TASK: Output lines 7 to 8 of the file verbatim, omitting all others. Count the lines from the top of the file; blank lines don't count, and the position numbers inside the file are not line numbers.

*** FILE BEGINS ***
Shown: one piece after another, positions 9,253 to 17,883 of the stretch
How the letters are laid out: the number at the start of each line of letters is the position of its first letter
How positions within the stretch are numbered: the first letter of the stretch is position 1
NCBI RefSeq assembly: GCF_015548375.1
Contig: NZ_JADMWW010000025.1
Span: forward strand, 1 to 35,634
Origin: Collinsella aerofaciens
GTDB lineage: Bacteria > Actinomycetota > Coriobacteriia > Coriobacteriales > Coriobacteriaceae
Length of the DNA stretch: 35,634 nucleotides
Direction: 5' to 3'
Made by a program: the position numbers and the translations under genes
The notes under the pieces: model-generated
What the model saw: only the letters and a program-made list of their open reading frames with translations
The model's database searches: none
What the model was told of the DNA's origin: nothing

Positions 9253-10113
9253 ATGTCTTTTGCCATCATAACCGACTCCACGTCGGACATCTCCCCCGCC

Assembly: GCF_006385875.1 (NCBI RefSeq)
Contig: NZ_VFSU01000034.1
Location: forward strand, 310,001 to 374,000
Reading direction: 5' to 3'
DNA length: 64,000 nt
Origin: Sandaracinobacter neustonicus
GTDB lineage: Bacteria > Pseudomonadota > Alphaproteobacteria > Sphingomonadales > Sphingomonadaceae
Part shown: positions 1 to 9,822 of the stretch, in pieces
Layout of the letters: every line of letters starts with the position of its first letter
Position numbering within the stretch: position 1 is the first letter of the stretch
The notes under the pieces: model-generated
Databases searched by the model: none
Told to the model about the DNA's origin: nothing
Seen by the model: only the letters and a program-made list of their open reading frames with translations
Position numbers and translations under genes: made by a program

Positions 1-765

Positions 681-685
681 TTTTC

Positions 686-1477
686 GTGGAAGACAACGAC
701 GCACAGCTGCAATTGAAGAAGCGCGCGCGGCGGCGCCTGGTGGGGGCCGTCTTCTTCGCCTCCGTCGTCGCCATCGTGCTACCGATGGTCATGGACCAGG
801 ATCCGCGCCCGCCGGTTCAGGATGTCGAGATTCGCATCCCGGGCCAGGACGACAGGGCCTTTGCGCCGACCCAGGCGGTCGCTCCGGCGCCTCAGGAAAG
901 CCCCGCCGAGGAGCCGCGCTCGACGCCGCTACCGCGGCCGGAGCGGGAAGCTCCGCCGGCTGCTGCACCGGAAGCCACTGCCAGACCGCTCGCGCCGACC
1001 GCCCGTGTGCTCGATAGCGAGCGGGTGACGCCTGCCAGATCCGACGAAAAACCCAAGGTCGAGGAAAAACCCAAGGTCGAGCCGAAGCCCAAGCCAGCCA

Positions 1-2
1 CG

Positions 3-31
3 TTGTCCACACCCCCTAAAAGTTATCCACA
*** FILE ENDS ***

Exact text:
Origin: Collinsella aerofaciens
GTDB lineage: Bacteria > Actinomycetota > Coriobacteriia > Coriobacteriales > Coriobacteriaceae